What is a Non-Domestic EPC?
A Non-Domestic Energy Performance Certificate (EPC) displays the energy performance of a commercial building on an A+ to G scale (A+ indicating net zero and G being the worst performing).
The rating is based on the estimated carbon emissions of the building, unlike EPCs for existing dwellings which are based on a property’s estimated running costs.
In addition to this, the EPC document will also show:
✅ a breakdown of a property’s energy performance
✅ recommendations for improvements (available as a separate document)
|You can find a property’s EPC by searching its postcode on the following sites:|
Regulations in England, Wales and Northern Ireland
You need a Non-Domestic EPC in order to build, sell or let a non-domestic property.
Minimum Energy Efficiency Standards (MEES) require landlords in the private rented sector to have an EPC with an E rating or higher before they can issue a new lease for a property.
A new EPC is not required every time a property is let or sold provided it is no more than 10 years old.FIND AN NDEA
Regulations in Scotland
Similar to the rest of the UK, you also need a Non-Domestic EPC in order to build, sell or let a commercial building in Scotland. There is currently no minimum energy standards in Scotland for private rented commercial building, but this is expected to be introduced in the near future. A Non-Domestic EPC in Scotland is valid for 10 years.
Commercial buildings with a floor area of more than 1,000 m² are subject to Section 63 regulations. The rules are triggered upon the sale or lease to a new tenant, and stipulate that an EPC must be carried out along with a further assessment to produce an ‘Action Plan’.
The Action Plan identifies targets for improvement of the carbon and energy performance of the building and how these targets would be met. The Action Plan must be made available for prospective buyers and tenants.FIND AN NDEA or SECTION 63 ADVISOR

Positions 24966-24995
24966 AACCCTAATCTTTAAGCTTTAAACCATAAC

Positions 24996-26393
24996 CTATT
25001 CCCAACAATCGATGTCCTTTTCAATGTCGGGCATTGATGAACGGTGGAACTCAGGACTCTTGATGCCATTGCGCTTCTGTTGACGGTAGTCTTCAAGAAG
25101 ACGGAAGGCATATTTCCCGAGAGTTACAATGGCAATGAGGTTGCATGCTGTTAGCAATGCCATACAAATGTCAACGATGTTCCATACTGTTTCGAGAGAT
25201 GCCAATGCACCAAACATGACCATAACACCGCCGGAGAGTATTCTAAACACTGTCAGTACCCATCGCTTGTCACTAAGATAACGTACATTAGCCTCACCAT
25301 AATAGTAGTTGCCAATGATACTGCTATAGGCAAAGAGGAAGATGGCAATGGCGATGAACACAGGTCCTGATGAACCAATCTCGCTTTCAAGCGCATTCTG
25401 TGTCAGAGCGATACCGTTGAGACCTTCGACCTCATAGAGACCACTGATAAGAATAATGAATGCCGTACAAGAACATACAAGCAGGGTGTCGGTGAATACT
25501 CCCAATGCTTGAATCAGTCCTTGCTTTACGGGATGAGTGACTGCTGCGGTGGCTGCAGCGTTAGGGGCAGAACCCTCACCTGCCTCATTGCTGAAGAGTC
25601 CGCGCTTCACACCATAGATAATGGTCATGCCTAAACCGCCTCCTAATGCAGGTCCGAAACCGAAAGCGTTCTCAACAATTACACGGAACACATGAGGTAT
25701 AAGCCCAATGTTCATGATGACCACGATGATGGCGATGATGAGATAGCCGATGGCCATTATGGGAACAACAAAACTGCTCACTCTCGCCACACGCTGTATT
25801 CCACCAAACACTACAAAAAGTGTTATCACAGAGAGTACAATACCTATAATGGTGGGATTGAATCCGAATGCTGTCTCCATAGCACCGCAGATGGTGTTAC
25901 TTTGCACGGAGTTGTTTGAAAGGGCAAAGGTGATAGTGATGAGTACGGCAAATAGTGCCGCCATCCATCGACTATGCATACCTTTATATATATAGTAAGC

How to read an EPC
The first section of a commercial EPC will display the property’s energy rating, address, certificate number and the date which it is valid until.
Further down it will display the energy rating and score. The score is based on a numerical scale of 0-150, where less than 0 is indicative of net zero and 150+ being the worst performing.
Guidance on how to improve the property can be found in the recommendation report.
You can find the assessor’s details who carried out the EPC on the bottom of the EPC, along with the accreditation scheme they’re a member of.
The energy efficiency rating will be displayed on an A+ to G scale. The least efficient buildings will be rated G and the most efficient will be rated A+.
In Scotland, the potential rating is also shown , which is the energy efficiency rating after all recommendations have been applied to the property.
For England, Wales and Northern Ireland the current EPC rating will be shown at the top of the EPC.
The rating is actually based carbon emissions such as the type of fuel used for heating, hot water, lighting and ventilation.
Currently if the property uses electricity for heating it will score higher on the energy efficiency rating than a property which uses gas. This is due to the new carbon factors introduced in the latest version of the Building Regulations, which reflect the latest decarbonisation of the electricity grid.
You will be provided with a list of recommendations/recommended measures for improving the property’s energy performance.
Recommended improvements are grouped by the estimated time it would take for the change to pay for itself. The assessor may also make additional recommendations.
Each recommendation is marked as low, medium or high to show the potential impact of the change on reducing the property’s carbon emissions.
What to expect from a commercial energy assessment?
If you need a commercial EPC you should contact an accredited Non-Domestic Energy Assessor (NDEA). These professionals will visit your property to collect data/information such as room dimensions, lighting, building orientation insulation levels and heating systems. An EPC for a new building would require similar information, but would not involve a site visit.
The assessor will need access to every part of the building as they will need to take measurements and photos to support their assessment. Landlords will be pleased to know that the non-domestic energy assessment is non-invasive, with no drilling or hammering into walls. The amount of time an assessment takes is dependent on the size and complexity of the building.
EPCs in Scotland will typically be printed and provided to you, however for the rest of the UK the EPC will be provided via an online link.